German Expressionist Christmas
What better way to enjoy Christmas than to give yourself the gift of German Expressionist color in the work of Gabriele Münter? Who needs to listen to Christmas carols when you have this beauty to regard? During the period of Nazi takeover of the German government (1933–1945), when Expressionists and modernist German artists were called "degenerate," Münter produced a number of Christmas still-life subjects, some of the few subjects the Nazis deemed acceptable.
|Gabriele Münter (1877–1942, Germany), Christmas Still Life, 1937. Oil on cardboard, 19 ½" x 38 3/16" (49.5 x 64.7 cm). National Gallery of Art, Washington, DC. © 2019 Artists Rights Society (ARS), New York. (NGA-P0697mbars)|
Münter first studied painting when she was twenty at a school in Düsseldorf for young women, since women were not allowed in German state academies. She was dissatisfied with traditional academic painting and enrolled in Russian expressionist painter Vasily Kandinsky’s (1866–1944) Phalanx School in Berlin in 1901. In that school men and women were taught side-by-side. She and Kandinsky became close friends and they traveled Europe together between 1903 and 1908, a trip that included a two-year stay in France.
While in France, they saw the work of the Fauves, the bright, jarring colors of which greatly influenced them. On returning to Germany, Münter, Kandinsky, and other artists settled in the Bavarian town of Murnau. The group of artists painted in similar, expressionist styles and encouraged each other. Unlike other expressionists in Germany who stressed pathos and the dark side of life, Münter and the other Murnau painters produced more lyrical works.
Like other Expressionists, the Murnau artists stressed the need for artists to express inner vision, but used jarring color, expressive line, and form to relay content, rather than subject matter. Along with Kandinsky and Franz Marc (1880–1916), Münter formed the group Der Blaue Reiter, which was meant to promote expressionist painting. After the final break up with Kandinsky in 1917, Münter stopped painting for about 10 years. When she picked it up again in 1927, she continued in the style she had pioneered earlier in compositions dominated by expressive color and strong line.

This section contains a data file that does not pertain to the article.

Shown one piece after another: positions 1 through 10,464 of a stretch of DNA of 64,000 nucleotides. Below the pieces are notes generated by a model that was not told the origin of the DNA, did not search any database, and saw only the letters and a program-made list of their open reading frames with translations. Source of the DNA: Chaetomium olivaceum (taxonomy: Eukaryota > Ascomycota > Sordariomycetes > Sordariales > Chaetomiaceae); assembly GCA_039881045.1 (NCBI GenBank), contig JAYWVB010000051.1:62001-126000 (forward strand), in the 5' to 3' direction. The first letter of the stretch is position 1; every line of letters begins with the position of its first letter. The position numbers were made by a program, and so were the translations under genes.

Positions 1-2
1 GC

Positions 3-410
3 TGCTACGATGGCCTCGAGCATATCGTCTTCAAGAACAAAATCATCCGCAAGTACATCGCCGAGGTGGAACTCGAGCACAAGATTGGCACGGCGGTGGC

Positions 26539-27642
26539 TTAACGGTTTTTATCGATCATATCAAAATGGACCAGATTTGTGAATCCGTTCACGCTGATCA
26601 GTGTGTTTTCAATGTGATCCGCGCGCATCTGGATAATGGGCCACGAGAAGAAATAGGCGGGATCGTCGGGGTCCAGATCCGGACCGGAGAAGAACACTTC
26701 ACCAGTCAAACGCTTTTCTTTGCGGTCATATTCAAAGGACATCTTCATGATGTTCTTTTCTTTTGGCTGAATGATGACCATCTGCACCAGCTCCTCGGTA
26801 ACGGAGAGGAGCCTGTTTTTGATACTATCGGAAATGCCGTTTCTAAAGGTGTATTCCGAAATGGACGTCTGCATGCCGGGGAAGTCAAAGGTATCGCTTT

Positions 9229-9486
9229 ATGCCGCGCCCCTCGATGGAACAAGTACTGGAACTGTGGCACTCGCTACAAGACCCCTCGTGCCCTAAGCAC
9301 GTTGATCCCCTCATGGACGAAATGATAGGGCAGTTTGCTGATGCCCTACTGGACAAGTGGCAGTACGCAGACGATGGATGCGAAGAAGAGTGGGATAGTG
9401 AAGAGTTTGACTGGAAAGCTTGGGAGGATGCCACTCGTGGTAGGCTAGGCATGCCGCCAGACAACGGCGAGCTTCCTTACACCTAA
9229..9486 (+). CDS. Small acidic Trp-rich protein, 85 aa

One of my favorite works by Münter, even though it isn’t “Christmassy”:
|Gabriele Münter, Nightfall Near Saint-Cloud, 1906. Oil on board, 3 15/16" x 6 11/16" (10 x 17 cm). Brooklyn Museum. © 2019 Artists Rights Society (ARS), New York. (BMA-279mbars)|
This little landscape is decidedly Fauvist in its color, but definitely Expressionistic in the brush work (possibly palette knife?). Two years after this work was painted, Münter took up the rustic German folk art of glass painting, which involved painting a scene from the top layer down on the underside of a piece of glass. This direct, simple method led to a simplification of form in her oil painting, as well as that of Kandinsky’s. While Münter encouraged Kandinsky’s progression toward complete abstraction, her own work never swayed from the objective.
Correlations to Davis programs: Discovering Art History 4E: 14.1; Discovering Art History Digital: 14.1; The Visual Experience 3E: 16.6